Mintz Student Fellowship for Field Research, Summer 2017

We are very pleased to announce the second year of the Annual Mintz Student Fellowships for Field Research. Professor Mintz inaugurated the fund in the fall of 2015, by re-assigning funds from the Annual Mintz Lecture (which was endowed in his honor at his retirement, and ran for 21 years, until 2014). The fund supports two fellowships each year, at an amount of approximately $3,000 each, primarily for preliminary summer research or other exploratory phases of graduate projects. The fellows will be chosen from proposals submitted in February and judged by the end of spring break.

Themes

Professor Mintz’s request was that the fund should prioritize graduate student research that applies his own methods and expands research on themes whose study he has enriched across his entire career. Proposals should be for field research and archival studies on primary sources, with close attention to the language and terminologies used by the people, in order to encourage the linking of anthropological attention to culture with historical materialist scholarship. Proposals may include preliminary field and archival research to strengthen the design of quantitative as well as qualitative studies.

Fellowships encourage, but are not limited to, research on:

  • the engagement between anthropology and history,
  • the Caribbean and its diaspora, including in USA and locally, in Baltimore.
  • inequality and race
  • food and food history
  • the place of language in social and cultural understanding.

Since Professor Mintz worked on both large-scale historical dynamics (Sweetness and Power) and the local and personal experience of people (Worker in the Cane), the fund could support both macro-international and micro-local level research.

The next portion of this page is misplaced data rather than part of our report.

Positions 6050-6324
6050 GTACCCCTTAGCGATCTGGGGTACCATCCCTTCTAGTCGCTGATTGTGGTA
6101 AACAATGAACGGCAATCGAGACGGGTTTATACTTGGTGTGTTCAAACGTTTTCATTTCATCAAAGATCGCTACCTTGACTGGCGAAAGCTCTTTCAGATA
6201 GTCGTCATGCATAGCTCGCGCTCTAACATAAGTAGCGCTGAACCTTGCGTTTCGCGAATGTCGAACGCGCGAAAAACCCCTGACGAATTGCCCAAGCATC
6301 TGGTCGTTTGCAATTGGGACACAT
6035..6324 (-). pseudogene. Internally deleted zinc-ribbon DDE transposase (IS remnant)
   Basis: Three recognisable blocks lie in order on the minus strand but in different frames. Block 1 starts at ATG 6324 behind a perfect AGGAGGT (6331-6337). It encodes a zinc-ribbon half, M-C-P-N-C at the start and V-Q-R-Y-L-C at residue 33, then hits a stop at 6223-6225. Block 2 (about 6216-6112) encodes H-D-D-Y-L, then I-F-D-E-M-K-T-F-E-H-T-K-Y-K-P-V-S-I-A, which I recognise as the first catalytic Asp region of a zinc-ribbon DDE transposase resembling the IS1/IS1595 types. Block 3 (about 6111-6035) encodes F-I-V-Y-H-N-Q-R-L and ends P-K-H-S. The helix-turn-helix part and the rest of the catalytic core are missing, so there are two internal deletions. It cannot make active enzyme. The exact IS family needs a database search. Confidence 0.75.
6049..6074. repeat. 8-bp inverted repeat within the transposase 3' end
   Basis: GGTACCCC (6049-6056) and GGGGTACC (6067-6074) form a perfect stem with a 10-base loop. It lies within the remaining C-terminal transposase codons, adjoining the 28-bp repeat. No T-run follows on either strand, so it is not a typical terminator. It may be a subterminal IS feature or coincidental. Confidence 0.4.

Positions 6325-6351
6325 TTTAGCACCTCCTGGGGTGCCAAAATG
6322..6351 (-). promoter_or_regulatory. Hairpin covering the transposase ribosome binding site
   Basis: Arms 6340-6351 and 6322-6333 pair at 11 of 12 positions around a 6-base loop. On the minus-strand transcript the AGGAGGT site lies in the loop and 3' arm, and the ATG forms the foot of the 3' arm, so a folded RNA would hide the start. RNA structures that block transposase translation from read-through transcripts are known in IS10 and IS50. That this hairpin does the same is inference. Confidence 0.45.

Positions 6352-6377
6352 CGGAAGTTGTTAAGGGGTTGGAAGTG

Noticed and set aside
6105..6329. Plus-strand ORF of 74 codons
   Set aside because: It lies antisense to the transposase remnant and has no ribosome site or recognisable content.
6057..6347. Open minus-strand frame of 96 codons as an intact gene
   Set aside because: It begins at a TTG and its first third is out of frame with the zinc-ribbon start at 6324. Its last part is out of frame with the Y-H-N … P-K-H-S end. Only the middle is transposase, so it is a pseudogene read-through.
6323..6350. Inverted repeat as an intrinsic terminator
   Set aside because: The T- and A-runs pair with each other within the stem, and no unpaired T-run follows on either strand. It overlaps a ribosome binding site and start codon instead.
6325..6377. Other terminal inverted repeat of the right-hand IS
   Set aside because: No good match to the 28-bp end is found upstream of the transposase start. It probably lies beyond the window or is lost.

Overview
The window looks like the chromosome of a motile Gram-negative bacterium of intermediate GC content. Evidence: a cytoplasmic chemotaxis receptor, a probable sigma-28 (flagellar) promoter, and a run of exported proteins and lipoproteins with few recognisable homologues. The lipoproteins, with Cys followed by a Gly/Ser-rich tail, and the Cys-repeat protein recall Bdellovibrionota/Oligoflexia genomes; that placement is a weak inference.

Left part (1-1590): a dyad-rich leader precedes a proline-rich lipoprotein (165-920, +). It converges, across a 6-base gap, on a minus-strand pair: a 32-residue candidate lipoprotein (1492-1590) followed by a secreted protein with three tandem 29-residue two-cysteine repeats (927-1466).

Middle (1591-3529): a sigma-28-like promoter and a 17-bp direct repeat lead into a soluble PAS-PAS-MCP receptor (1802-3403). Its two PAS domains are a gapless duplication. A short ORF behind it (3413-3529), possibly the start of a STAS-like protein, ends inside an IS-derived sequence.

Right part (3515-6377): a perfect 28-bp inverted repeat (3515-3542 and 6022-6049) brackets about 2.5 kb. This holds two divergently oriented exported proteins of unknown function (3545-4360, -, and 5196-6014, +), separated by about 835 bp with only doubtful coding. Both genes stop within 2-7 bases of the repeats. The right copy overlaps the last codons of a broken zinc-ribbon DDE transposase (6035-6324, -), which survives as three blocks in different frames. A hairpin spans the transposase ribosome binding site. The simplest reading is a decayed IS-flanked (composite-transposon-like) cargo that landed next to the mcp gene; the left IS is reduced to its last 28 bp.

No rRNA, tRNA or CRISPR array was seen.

Eligibility

Priority is given to the field research disciplines, including Professor Mintz’s home department of Anthropology, and his field of endeavor in History. Also to graduate students from the other Humanities and Social Sciences within the Krieger School of Arts and Sciences, and in environmental sciences (DOGEE) in the Whiting School of Engineering, who plan to use field and archival methods in their research. Eligibility includes those training at both the doctoral and the master’s level. Preference is given to students at early stages of the preparation of their proposals for their master’s theses and doctoral projects. Applicants should prepare their proposals in discussion with their advisers.

The Timetable

This year, 2017. we expect the following:

  • March 9th: submission of applications to the panel of readers (Professors Jane Guyer (jiguyer@jhu.edu), Sara Berry (sberry1@jhu.edu) and Erica Schoenberger (ericas@jhu.edu).
    • Applications and questions can also be sent to the Administrator of the Department of Anthropology, Lexie Ebert (aebert@jhu.edu)
  • Week of March 27th: announcement of results, and feedback from the committee.
  • From mid-May through the summer: field research.
  • Sept.(after Labor Day): Report due (format to be defined).

The Application

Includes the following, in one file, sent by e-mail, single-spaced.

  1. Abstract. One-paragraph giving:
    1. The phase of the applicant’s Ph.D. or Master’s career, the discipline, the topic, the faculty supervisor
    2. The location, the method, the dates and the total budget.
  2. Narrative on overall research plans. One page defining the place of the proposed research in the overall graduate training plan, a definition of the proposed project within that framework, and its place in relation to preparation already undertaken, of whatever kind.
  3. Outline of proposed project for Mintz Fellowship: one page on place, purposes and method.
  4. Budget and budget justification.
  5. c.v. for the applicant
  6. Letter from the applicant’s adviser.